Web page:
Having spent some considerable time writing on filmmaking history, I often come across the “Who was the first” question. Although chronology in history is, of course, important – a blind obsession over who was first without understanding context reduces history into nothing more than a series of trivial factoids – and that does little to really understand history.

One example of this blind obsession comes from the YouTube comments on our lab video on the Mastering the Art of the Dolly Zoom.

Steven Spielberg famously performing the Dolly Zoom on the set of Jaws.

In the video we credited Irmin Roberts, a second unit camera man for being the first to use the Dolly Zoom effect in the famously in the film Vertigo:

Since we have published that video (our first course video ever in May of 2013), the Wikipedia entry has been updated to add a caveat to the Dolly Zoom’s conception:

The effect was first conceived by Romanian cinematographer Sergiu Huzum, but was first used by Irmin Roberts, a Paramount second-unit cameraman, in Alfred Hitchcock’s film Vertigo [1]

And since this addition to Wikipedia we have received a few contrarian assholes who say we’ve committed and egregious sin against humanity by taking credit away the Dolly Zoom’s rightful inventor Sergui Huzum. These comments usually come in a snide remark implying that we are lazy and haven’t done enough research.

Okay then…  let’s do some REAL research.

First let’s ask…who is this Sergiu Huzum? A cursory google search only produces only circles in regards to the Dolly Zoom. Huzum is cited as one of the key directors of photography in the Romanian film world but in reference to the Dolly Zoom, most sites just parrot what was written on Wikipedia with some going so far as saying he “patented” the effect (though you can’t patent the dolly zoom effect you can patent a device or system that executes the dolly zoom). The only conclusive evidence I found that solidly links Huzum to the dolly zoom was this dolly zoom demonstration film from 1969 hosted by British Pathe.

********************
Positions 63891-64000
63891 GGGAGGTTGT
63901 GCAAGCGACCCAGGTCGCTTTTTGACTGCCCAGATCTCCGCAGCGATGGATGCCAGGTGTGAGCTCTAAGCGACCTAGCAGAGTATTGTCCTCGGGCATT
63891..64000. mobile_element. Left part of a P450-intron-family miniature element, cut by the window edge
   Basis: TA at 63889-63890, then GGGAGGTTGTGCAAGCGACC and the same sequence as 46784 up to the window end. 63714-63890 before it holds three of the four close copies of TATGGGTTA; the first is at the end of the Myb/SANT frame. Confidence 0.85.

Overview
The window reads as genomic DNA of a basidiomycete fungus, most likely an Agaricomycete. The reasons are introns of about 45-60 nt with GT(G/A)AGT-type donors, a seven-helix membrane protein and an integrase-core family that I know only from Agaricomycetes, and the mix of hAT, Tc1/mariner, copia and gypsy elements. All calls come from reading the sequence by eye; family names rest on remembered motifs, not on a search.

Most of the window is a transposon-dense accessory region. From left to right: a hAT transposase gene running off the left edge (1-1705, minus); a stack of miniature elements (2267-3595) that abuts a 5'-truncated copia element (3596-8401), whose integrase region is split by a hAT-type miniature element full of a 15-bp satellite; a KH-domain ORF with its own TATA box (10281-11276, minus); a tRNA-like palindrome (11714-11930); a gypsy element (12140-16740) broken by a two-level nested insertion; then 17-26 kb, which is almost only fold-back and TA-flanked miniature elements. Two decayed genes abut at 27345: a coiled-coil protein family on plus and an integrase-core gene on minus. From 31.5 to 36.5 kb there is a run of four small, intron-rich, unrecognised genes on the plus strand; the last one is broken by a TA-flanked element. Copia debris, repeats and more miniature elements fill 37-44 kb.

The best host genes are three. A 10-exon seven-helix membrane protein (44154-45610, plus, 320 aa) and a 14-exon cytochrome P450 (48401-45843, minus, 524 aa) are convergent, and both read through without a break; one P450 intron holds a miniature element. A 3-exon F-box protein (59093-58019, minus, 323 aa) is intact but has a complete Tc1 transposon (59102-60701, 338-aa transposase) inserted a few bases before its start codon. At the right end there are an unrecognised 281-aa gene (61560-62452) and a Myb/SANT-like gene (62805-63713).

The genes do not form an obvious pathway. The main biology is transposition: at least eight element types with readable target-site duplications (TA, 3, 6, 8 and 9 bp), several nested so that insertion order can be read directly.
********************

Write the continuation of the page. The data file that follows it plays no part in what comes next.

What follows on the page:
Commentary in Romanian.

VS Demonstration of this new form of shooting film with the aid of special zoom lenses. The foreground look like it’s moving when in fact it is still and the back ground is moving. The inventor is Sergiu Huzum.

In the film you see what looks like the cover of a patent listing Sergiu Huzum and the year 1963.

But 1963 is 5 years AFTER Vertigo premiered!

Now let’s judge that to the claim that Irmin Roberts created the dolly zoom effect for the film Vertigo. Unlike the Huzum claim to have conceived it, Wikipedia actually has a citation for the Roberts connection which links to an article on Indiewire about Vertigo.

Few films are important enough to have a particular kind of shot named after them, but “Vertigo” was responsible for the popularization of the so-called “Vertigo effect” — the trademark shot that creates the effect of Scottie’s acrophobia (falling away from yourself).Hitchcock had originally had the idea as far back as “Rebecca,” but couldn’t work how to do it, and it took second-unit cameraman Irmin Roberts to crack it. It’s created by adjusting the zoom lens while dollying towards (or sometimes away from) the subject (see the staircase shots in the clip below).

There’s no mention of Huzum in this citation. In fact this article seems to give Hitchcock the credit for “conceiving” the dolly zoom – a tidbit supplied by Hitchcock in his 1967 interview with Francois Truffaut: